Pages

Sunday, 25 August 2019

Crickets, Yellow, Purple, New Beginnings - All that is Late August

Late August is always a meaningful time of year for me. It signifies so many things, and this year, it signifies even more.

In terms of my natural surroundings, August is a crickety time, a crunchy time, a very yellow and purple time. The fruit trees are laden, gardens are full, the corn is tall, many plants are winding down and becoming withered and tired. I love the "feel" of this time of year. The light is different.


Yellow.


Purple.


Yellow.


Purple.


Yellow.


Purple.


Yellow and Purple.

Yes, I'm seeing it, too. I need to plan my gardens better. What else is blooming right now that could provide a much needed change in colour? I do have some creamy whites with my hydrangeas. I can tell what time of year it is from this particular hydrangea (thinking it might be called something like Pink Diamond??).


The blooms start out white, but when they become pink, as they are just beginning to now, you know that summer is coming to a close. Soon they will be all a beautiful rusty pink colour.

My sad, sad, very sad vegetable garden would normally be producing scads of green beans, zucchini, tomatoes, cucumbers, and still lettuce at this stage. I am harvesting minimal amounts of beans, zucchini, and cucumbers. The lettuce just doesn't get eaten in any great quantity, so the chickens get to enjoy the stalks that are beginning to go to seed.


They rushed to the fence in hopes that I had something to feed them when I was taking pictures this morning. I didn't. I think I heard one of them swear as I walked away.

But there is hope. A tiny, little, pathetic bit of hope...


Do you see it, in all its cracked glory, amongst the blighty leaves? Toasted tomato sandwich, here we come!! (Another late August thing).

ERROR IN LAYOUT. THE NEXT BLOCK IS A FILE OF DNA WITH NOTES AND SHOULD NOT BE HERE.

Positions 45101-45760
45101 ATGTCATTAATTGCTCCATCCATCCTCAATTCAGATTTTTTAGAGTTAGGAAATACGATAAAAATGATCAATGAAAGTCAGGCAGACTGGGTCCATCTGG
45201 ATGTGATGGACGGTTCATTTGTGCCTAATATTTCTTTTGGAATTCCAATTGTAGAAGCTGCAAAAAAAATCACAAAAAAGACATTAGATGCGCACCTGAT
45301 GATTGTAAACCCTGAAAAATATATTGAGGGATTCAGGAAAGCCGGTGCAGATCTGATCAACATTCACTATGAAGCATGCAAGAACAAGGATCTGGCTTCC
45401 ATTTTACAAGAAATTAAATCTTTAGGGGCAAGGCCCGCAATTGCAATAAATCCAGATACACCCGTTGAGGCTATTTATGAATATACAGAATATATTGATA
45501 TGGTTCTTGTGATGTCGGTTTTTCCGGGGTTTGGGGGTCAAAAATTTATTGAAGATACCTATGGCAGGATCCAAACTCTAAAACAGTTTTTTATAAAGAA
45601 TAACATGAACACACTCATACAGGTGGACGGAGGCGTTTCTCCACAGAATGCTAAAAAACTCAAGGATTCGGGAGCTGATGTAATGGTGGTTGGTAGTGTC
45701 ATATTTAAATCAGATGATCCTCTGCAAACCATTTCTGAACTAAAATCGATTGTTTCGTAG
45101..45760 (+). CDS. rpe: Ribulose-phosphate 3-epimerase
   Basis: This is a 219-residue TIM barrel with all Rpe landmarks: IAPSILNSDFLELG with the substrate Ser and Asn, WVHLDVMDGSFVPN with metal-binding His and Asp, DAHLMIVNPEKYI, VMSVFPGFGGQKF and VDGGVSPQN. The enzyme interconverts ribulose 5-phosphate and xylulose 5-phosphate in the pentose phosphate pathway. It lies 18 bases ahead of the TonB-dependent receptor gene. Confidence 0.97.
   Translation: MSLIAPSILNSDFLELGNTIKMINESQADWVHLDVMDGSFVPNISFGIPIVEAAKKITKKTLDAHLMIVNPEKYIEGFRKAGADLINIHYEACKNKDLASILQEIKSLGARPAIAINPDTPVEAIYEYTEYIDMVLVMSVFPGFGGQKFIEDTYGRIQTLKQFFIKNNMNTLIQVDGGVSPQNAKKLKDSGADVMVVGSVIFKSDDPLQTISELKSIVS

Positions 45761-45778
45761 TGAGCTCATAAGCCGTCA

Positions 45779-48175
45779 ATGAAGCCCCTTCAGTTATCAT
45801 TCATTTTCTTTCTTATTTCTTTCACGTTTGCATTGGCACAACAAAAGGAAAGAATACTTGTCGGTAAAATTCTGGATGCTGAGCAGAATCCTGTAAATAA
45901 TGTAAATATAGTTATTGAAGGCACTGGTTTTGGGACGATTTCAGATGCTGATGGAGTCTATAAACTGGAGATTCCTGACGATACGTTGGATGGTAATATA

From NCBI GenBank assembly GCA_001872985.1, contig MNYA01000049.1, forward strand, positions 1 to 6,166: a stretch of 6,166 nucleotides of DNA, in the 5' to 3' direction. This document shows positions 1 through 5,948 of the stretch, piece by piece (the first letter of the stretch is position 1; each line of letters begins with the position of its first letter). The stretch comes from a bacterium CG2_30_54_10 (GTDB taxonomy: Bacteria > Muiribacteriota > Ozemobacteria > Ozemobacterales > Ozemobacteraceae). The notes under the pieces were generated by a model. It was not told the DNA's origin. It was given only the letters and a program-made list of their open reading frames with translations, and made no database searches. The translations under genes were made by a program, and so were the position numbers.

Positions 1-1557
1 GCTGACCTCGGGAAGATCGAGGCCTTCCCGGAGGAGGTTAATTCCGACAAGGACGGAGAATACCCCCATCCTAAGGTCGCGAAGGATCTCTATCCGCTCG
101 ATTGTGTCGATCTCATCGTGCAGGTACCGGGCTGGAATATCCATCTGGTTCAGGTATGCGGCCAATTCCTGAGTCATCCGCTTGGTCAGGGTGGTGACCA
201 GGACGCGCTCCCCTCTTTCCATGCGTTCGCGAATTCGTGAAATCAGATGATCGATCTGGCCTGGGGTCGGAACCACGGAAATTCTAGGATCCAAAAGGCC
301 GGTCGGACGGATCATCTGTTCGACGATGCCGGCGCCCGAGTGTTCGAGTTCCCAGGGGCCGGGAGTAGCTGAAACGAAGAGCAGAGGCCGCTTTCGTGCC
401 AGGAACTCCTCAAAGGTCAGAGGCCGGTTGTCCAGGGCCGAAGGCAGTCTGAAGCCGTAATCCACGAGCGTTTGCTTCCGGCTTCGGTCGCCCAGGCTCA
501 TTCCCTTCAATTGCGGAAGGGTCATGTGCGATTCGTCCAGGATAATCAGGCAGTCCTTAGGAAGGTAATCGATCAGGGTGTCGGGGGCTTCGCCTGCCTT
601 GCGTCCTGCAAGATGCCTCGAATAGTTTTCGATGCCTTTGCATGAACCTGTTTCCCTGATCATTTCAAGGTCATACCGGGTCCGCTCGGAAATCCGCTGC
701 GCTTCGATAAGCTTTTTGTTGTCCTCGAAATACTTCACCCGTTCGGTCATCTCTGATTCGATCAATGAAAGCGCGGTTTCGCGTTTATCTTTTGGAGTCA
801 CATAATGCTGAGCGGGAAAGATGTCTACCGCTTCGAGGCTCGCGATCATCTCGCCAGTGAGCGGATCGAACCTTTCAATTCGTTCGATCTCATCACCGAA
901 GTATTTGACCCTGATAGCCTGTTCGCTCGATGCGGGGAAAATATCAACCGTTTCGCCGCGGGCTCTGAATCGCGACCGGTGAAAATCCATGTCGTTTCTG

Shall we compare my struggling little tomato to this hearty beast? This is a plant that gets a bad rap - it's goldenrod. Another yellow of late August, it gets blamed for seasonal allergies. The real culprit is ragweed which is prevalent right now, but isn't as showy, so it hides in the background causing people to pop allergy meds. like tictacs. I think goldenrod is quite pretty, and lord knows, it grows well with no help from me at all.

The new beginnings part of my post title? Well that refers to a couple of things. Of course, for me, it's the approach of a new school year. Most people's years go from January to December. Mine go from September to June, with bonus months in between. This will be my second last new school year ever. It is odd to think that. It will be even more significant when it is my LAST start to a school year, but this is my last full year. I will only teach from September to January in my final year. That is when I can retire with full pension. So, this is my last time to have a class from start to finish. When you've been doing something for 29 years, and it's your last time at it, it makes me ponder, reflect, consider...